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Bitcoin has had a spectacular rise, followed by a brutal drop to $6,000 this week, a 70% loss from its $20,000 all-time-high in December. However, the leading digital currency has since recovered, managing to bounce back to $8,450, but is it out of the woods just yet?

The last few months have been phenomenal for the crypto space since Bitcoin was making thousand-dollar jumps every few days, and it seemed like there was no stopping the craze that has taken the world by storm.

However, bulls gave way to bears in December, just before the holiday season, after Bitcoin reached its $20,000 all-time-high and subsequently dropped to just over $12,000 on December 22. It did recover to another high of around $17,000 early January, but continued to slide since then, reaching its lowest price since early November last year.

Is it the worst behind us now? Not exactly. Just because it bounced back from a bottom of $6,000 doesn’t mean Bitcoin is headed back to $20,000. There is significant resistance along the way, and the leading digital currency has to first cross over $8,500 and then $10,000 to actually signal a possible end to the bearish phase.

At the time of writing, Bitcoin has actually dropped back to the $7,500 - $7,700 range, and what seemed to be a possible bottom head and shoulder pattern is not really holding.

Even though the price seemed to be headed towards $5,000 earlier, the recent rally can be attributed to the CFTC and SEC’s meeting before members of the Senate Banking, Housing and Urban Affairs Committee on Tuesday, where the chairs not only discussed regulations, but also clarified that the regulatory bodies were not against cryptocurrencies or innovation.

Given how speculative and sensitive to news the market is, these statements, followed by a lot of hype on Twitter and Reddit have apparently helped rebuild a positive sentiment, which is likely to have driven the price back up – whether it will be enough to reverse the bearish trend is what remains to be seen.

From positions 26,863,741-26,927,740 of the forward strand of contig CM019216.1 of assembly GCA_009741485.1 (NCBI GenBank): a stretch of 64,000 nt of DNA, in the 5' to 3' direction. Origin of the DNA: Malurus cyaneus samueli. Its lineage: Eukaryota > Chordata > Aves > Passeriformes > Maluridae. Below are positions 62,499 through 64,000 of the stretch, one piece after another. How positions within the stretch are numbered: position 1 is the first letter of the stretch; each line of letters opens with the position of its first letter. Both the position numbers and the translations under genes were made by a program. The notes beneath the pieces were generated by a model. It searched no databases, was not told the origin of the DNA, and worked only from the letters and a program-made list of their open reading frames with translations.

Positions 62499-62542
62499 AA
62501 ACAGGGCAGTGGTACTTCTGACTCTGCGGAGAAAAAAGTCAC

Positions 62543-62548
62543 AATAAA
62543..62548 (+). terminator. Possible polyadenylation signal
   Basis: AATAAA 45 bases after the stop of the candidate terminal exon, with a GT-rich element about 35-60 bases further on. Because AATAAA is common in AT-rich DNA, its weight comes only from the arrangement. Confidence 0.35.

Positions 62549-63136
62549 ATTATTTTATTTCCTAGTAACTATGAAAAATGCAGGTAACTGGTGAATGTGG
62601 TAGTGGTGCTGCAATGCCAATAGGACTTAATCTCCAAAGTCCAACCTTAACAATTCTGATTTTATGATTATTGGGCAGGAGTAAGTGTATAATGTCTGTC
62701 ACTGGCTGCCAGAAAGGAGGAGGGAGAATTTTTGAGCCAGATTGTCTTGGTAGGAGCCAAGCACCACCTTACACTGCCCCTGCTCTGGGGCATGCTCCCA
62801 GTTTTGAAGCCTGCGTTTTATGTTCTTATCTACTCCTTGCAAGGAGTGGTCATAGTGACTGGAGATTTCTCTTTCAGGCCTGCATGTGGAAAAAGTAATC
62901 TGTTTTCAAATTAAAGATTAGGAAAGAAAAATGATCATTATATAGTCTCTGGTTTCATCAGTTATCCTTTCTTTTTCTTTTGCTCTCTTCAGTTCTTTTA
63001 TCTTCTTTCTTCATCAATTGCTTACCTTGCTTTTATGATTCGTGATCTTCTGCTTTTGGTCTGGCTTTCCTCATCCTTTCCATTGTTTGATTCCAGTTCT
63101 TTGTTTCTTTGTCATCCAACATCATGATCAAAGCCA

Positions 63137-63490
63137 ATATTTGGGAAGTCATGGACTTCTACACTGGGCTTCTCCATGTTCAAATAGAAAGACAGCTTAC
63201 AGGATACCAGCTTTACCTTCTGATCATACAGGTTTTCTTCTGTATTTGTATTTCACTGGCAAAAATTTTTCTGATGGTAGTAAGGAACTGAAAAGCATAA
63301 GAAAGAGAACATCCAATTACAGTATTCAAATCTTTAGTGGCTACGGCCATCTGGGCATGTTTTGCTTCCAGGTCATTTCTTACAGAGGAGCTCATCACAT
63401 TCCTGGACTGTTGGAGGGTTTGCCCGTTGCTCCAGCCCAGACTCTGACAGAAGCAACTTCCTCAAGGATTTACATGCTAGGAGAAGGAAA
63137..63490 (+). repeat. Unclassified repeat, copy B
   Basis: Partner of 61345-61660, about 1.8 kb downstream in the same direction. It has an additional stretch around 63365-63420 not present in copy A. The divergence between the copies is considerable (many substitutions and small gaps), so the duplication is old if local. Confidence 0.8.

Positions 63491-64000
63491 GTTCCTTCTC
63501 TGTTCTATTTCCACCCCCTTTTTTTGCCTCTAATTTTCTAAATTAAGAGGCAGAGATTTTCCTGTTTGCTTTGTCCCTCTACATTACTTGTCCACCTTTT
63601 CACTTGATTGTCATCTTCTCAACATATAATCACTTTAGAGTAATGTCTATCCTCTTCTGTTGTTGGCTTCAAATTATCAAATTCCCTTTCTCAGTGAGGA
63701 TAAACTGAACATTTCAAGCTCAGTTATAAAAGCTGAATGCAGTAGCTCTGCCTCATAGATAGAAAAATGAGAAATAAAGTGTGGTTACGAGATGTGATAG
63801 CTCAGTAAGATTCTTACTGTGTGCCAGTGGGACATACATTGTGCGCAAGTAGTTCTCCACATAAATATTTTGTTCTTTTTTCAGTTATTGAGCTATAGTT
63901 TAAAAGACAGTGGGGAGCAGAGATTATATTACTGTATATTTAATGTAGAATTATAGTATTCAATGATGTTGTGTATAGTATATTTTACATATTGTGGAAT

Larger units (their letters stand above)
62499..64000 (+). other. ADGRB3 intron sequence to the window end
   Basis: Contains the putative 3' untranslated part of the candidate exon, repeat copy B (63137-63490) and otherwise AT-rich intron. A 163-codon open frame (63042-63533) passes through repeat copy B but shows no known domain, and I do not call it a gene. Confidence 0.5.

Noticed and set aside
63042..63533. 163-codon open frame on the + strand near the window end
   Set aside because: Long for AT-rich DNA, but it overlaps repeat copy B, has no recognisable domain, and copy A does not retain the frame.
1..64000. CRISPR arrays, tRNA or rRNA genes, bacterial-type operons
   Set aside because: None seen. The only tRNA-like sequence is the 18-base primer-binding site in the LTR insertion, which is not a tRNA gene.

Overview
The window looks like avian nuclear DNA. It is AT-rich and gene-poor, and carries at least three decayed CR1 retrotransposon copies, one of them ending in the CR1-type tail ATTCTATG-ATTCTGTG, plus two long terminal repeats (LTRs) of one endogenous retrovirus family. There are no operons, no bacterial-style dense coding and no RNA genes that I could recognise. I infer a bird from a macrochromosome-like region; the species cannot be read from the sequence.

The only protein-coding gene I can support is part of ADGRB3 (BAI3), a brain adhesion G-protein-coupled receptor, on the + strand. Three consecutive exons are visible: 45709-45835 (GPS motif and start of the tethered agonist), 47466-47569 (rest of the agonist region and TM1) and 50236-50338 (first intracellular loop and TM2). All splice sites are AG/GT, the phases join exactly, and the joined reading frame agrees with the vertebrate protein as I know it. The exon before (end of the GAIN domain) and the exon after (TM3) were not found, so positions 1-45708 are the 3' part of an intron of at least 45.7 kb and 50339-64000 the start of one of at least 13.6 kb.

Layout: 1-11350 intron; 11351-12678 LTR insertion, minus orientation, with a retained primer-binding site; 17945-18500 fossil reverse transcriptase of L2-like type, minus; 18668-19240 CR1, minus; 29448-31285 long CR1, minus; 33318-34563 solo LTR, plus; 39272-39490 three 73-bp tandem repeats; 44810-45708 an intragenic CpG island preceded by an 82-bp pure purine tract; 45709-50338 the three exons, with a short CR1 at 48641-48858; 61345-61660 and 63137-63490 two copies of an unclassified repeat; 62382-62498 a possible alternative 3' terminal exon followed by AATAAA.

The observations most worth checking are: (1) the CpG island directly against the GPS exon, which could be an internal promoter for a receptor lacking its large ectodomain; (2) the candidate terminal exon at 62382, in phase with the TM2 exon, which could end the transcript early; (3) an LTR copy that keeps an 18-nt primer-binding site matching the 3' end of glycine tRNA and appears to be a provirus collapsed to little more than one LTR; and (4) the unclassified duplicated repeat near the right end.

We may see the price dip again and possibly close near the previous bottom or go lower before enough buyers come in to really reverse the trend. We may also see a year-long bear market with short rallies followed by corrections – it is all entirely possible.

If you’re in cryptocurrencies for the long-term, now might be a good time as any to buy and hold, especially considering the 70% discount from December highs. But those who bought at the top may not be so optimistic about the future at this point. What is important to remember at this time, and something that has been said again and again, is that investments in cryptocurrencies are very risky, and you should never invest what you cannot afford to lose.

That being said, if you’ve held through the dip so far, it may not be the smartest move to sell now, particularly because the industry is just getting developed. With new ICOs, positive regulatory news from the United States, institutional investment instruments and new projects entering the space, the cryptocurrency market cap is very likely to recover. In the short-term however, the correction may not be over just yet, at least until the Chinese New Year celebrations end, after which a large chunk of the market which left in January is expected to join.

Please note that nothing in this article is to be construed as financial advice. Neither the author nor the publication takes any responsibility for trading and/or investment decisions you make based on information provided herein or anywhere else on the site. Cryptocurrencies are highly volatile and you should never invest more than you can comfortably lose.